And the condo's association fee will pay for all the landscaping, road maintenance, beach cleaning, exterior painting and security costs, and sometimes even the garbage pickup and cable fees. With a single-family home you'd face all those costs on your own.
But with a single-family home, you have more options. If money is tight you can play less tennis for awhile, take care of the lawn yourself and postpone the paint job for a year or two. With condo fees, you won't have that flexibility.
Fall too far behind on fees and dues and the condo association can foreclose. Or, if other condo owners fall behind, your fees could be raised to keep the place going. If more than 15% of the community's owners default, most lenders will deny mortgage applications in the community, dragging down prices.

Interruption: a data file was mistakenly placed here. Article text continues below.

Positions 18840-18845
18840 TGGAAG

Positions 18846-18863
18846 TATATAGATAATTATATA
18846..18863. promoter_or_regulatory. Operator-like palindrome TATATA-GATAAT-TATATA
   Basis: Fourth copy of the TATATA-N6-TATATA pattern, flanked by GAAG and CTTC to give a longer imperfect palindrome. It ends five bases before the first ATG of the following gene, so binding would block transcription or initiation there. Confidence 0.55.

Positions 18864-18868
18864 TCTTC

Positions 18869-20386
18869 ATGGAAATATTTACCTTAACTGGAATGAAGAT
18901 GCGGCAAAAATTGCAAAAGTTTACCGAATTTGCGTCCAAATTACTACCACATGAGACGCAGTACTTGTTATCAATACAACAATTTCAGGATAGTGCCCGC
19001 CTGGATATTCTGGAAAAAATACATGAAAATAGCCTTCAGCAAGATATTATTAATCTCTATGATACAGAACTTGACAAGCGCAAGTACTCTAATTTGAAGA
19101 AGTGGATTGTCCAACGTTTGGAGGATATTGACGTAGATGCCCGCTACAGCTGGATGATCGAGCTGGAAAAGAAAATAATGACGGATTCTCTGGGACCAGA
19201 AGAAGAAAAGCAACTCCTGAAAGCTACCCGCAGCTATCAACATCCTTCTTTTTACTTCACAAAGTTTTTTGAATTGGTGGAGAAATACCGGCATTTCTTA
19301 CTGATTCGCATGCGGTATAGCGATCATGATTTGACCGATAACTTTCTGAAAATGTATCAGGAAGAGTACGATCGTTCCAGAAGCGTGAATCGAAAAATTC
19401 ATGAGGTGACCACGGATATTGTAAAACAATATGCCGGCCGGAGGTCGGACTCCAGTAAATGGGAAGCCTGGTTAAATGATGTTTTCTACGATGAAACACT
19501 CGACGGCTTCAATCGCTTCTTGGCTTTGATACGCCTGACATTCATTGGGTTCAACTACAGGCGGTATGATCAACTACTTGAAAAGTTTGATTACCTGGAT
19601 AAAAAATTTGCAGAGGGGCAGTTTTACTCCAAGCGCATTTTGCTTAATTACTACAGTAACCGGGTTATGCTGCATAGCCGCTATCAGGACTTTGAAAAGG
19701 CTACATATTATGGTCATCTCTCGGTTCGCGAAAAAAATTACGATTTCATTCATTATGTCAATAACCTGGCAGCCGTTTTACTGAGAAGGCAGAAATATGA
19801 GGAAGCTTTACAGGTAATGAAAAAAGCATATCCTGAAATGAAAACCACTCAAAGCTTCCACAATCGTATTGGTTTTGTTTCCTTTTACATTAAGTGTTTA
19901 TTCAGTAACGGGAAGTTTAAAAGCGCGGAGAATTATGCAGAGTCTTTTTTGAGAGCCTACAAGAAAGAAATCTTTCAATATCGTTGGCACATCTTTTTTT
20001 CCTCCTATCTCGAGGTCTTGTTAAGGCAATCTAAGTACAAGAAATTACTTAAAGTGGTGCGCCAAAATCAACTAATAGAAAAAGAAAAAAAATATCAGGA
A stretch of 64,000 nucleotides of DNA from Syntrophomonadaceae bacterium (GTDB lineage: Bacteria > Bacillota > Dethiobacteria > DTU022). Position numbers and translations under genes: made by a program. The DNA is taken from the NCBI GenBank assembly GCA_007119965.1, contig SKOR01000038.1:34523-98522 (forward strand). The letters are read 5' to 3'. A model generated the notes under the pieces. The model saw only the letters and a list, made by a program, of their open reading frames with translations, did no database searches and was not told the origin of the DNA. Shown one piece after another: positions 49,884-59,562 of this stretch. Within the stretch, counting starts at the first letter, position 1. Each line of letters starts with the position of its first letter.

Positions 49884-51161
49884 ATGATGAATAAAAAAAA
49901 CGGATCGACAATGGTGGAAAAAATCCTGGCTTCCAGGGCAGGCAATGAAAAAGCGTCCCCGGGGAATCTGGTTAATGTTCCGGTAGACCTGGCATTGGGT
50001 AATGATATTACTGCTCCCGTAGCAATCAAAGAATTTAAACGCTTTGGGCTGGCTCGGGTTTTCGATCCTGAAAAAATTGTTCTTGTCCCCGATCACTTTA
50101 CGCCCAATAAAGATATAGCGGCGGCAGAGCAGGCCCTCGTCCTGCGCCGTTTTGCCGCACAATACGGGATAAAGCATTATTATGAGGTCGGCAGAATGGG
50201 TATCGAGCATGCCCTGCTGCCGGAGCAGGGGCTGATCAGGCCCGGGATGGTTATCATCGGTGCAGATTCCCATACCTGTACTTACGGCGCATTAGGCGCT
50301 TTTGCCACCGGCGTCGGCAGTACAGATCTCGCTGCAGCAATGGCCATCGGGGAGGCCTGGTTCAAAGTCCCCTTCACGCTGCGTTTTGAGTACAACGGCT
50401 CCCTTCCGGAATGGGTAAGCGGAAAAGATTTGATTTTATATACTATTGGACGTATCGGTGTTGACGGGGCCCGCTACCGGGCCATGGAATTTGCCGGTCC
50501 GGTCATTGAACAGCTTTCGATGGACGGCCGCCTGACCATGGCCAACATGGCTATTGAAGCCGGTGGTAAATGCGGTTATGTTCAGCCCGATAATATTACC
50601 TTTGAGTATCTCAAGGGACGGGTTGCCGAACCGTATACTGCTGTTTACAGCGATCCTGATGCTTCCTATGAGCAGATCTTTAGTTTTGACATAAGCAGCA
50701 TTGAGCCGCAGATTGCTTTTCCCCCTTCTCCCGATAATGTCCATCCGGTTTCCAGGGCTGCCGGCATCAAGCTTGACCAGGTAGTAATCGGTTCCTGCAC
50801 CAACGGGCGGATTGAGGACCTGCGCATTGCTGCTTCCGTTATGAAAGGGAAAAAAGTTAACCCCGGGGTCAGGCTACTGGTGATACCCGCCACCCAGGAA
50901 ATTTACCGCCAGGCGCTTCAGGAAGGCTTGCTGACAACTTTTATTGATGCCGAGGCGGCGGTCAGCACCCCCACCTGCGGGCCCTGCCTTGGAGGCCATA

On the plus side, your vacation condo may earn a tidy rent if you don't use it all the time. Your mortgage interest payment would be tax deductible, and you could write off other expenses, including association fees, for the periods the property was rented out. Rent, of course, would be taxable income. And to get the maximum tax deduction on expenses, you would have to limit your own use of the property to just a few weeks a year.
This doesn't mean a second home cannot be a good deal. Prices and mortgage rates are indeed very low. But, given all the other costs, a second-home purchase makes sense only if you are in love with the property, intend to keep it for the long term and have a large financial reserve in case costs rise and rental income isn't as high as you'd hoped.